Democratic rallies take place in Winston-Salem


Mary Gillon

Michael Bloomberg visits Winston-Salem on Feb. 13. Over 700 people attended his rally.

Leah Boone and Mary Gillon

On Thursday, Feb. 13, Winston-Salem was visited by two democratic campaigns: those of Michael Bloomberg and Bernie Sanders.

Bloomberg, a more moderate candidate, held his event at Foothills Coffee and Cocktails. Three hundred attendees filled the standing room, with an additional overflow seating next door.

“We’re waging a campaign for change, a campaign for honesty, a campaign for compassion and a campaign for human decency,” he said. 

The rally was originally supposed to take place at Campus Gas on Polo Rd., but the registered crowd was much larger than anticipated. 

“The demand to see Mike Bloomberg is so great, we’ve had to secure a larger location,” said Bloomberg campaign spokesperson LaToya Evans. “It’s clear that North Carolinians are interested in hearing more about what he would bring to the table as president.”

Being the former mayor of New York City, Bloomberg says he is the right person for the job, having raised teacher salaries, fighting for gun-control laws, reduced the city’s carbon footprint, along with other policies. 

Bloomberg also made a stop in Greensboro at the Cadillac Service Garage. He visited Winston-Salem and Greensboro as some of the last stops on his bus tour, “Get It Done Express.”

Over 700 people attended Bloomberg’s rally at Footnote. 

“I am running to defeat Donald Trump,” said Bloomberg.  

 Sanders’ endorsers come to Krankies

Sanders’ national co-chair, Nina Turner, who is also a former state senator from Ohio, along with actress Susan Sarandon visited Krankies Coffee on Thursday afternoon.

They held a panel alongside Jenny Marshall, who ran for the U.S. House of Representatives in the 5th district.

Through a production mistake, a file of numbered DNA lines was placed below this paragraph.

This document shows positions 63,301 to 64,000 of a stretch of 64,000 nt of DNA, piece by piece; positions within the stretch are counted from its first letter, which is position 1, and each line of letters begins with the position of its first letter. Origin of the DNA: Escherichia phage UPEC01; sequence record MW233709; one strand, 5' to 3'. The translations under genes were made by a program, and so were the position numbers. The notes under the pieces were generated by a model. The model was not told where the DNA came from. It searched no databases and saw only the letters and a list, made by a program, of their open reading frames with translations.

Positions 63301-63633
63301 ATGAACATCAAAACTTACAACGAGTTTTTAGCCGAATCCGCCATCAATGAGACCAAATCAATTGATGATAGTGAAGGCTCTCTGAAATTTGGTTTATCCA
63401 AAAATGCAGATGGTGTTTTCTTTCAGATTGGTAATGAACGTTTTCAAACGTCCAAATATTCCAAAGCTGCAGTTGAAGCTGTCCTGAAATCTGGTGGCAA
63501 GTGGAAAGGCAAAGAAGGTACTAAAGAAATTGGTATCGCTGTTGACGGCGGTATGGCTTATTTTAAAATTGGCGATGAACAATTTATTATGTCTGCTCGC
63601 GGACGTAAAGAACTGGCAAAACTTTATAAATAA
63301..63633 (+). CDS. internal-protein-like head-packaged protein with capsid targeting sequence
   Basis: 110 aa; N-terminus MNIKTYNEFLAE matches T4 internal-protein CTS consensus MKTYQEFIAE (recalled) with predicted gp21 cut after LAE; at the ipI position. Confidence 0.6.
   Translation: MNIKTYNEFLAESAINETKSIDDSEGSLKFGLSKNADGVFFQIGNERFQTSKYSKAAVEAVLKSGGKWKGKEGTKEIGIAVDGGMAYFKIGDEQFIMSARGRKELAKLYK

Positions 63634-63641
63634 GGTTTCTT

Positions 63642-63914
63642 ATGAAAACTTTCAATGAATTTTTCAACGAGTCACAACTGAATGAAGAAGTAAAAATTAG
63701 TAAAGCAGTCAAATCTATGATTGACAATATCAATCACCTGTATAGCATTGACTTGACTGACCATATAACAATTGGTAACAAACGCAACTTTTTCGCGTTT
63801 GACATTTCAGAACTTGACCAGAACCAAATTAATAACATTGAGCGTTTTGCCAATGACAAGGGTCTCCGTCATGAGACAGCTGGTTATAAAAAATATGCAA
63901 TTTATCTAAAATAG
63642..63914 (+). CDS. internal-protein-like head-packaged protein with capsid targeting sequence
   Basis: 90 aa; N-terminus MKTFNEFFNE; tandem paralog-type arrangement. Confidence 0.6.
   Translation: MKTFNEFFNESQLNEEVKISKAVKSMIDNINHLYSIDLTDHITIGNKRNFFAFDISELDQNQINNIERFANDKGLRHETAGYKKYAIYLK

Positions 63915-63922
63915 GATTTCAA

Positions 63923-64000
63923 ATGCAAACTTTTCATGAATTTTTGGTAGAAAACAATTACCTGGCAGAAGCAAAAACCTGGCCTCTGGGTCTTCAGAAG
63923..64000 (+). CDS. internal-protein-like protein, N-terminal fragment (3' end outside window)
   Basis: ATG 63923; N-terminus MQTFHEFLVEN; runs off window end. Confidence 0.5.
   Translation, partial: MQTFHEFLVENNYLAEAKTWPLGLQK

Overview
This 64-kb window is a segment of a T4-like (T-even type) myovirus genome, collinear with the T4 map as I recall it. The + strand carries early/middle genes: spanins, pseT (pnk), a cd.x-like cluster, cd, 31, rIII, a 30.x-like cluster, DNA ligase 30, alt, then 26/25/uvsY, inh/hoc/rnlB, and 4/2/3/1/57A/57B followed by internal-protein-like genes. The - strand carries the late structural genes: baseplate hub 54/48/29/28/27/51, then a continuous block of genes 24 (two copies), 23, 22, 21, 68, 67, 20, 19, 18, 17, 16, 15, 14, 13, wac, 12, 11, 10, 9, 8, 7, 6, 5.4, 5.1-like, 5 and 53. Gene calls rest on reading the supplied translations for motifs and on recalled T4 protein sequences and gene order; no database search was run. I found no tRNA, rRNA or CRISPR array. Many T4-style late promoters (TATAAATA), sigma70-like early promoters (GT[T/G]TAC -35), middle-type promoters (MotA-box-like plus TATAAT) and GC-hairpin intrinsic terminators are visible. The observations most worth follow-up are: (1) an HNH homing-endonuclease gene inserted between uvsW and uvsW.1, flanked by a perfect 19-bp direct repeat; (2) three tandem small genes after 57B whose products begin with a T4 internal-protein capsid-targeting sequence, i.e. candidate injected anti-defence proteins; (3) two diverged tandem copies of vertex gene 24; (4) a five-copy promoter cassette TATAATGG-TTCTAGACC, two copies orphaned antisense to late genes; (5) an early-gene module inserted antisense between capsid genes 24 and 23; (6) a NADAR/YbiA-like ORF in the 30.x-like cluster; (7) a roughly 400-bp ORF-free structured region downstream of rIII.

Turner kept the room energetic, ending each sentence introducing Sanders’ policies with her catchphrase, “Hello somebody!”

Alec Marsh, a Reagan junior who attended the rally, said, “If Nina Turner started a cult, I would join,” because of her peppy delivery and persuasiveness.

“We need systemic change,” said Sarandon. “The Earth is on fire, flooding. We don’t have four more years.”

A key policy that Sanders supports is the Green New Deal, which proposes greener alternatives to transportation, infrastructure and weatherization. 

Universal Pre-K was another heavily discussed topic among the panelists, and was a central talking point at the Feb. 19 debate in Nevada. 

Former Forsyth County Commissioner Everette Witherspoon Jr. attended the rally and, as a spectator, brought up the topic of free, universal pre-k. 

He discussed racial disadvantages that face local families who cannot afford pre-k, mentioning that poorer families who do not have the necessary means  to send their children to preschool will be hindered in terms of test scores and reading levels.

Sanders faces criticism due to his old age and his October heart attack, some claiming he is “too old” to be president, but Turner says otherwise.

“Bernard Sanders may be 78, but we can make him 45.”